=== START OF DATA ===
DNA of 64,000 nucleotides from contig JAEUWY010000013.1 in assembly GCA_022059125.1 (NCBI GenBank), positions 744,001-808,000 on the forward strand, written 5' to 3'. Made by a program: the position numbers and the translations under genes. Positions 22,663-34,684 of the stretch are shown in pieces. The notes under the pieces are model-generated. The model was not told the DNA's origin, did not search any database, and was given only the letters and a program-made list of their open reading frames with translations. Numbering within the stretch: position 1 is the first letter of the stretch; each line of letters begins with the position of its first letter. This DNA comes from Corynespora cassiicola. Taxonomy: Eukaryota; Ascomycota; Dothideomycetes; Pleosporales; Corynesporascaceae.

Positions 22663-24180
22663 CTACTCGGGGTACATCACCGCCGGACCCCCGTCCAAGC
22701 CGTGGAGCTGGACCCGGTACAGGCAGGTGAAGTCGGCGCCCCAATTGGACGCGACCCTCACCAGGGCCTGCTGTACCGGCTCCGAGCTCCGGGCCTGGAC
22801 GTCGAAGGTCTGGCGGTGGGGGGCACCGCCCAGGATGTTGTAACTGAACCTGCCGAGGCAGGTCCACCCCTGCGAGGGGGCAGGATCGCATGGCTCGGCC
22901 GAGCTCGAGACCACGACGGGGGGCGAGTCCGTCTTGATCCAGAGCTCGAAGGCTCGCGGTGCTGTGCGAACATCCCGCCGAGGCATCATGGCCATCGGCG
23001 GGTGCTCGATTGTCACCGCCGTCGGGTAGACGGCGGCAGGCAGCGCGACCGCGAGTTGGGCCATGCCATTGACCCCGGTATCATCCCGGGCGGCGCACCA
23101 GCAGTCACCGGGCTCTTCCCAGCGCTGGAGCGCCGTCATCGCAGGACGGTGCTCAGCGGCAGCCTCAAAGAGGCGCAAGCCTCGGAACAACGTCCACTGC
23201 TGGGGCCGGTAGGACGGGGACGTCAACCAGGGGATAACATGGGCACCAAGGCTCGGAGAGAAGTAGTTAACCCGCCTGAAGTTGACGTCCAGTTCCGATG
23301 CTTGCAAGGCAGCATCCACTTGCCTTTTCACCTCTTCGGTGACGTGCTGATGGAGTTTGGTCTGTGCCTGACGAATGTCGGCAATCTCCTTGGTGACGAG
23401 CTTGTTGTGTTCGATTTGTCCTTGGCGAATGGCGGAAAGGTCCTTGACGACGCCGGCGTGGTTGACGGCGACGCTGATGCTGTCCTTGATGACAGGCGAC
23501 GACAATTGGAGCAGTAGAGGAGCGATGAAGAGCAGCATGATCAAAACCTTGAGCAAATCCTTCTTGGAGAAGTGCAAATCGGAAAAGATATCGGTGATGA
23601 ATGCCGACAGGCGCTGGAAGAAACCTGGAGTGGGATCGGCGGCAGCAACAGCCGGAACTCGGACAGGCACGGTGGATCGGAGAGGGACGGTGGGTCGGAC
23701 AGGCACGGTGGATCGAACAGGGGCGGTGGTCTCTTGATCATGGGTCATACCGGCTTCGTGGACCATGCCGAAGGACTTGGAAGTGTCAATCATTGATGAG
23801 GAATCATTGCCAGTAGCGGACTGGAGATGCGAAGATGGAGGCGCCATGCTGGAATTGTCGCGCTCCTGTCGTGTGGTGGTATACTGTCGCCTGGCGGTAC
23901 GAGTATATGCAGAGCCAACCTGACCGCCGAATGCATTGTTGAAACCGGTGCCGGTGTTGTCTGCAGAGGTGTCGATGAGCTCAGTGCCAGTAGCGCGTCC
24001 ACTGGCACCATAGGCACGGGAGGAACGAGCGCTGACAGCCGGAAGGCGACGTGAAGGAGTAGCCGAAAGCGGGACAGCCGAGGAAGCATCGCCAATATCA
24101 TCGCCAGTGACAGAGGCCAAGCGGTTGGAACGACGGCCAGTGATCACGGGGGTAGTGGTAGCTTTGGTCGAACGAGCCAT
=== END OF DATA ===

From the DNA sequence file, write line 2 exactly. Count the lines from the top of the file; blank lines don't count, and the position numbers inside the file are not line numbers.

Positions 22663-24180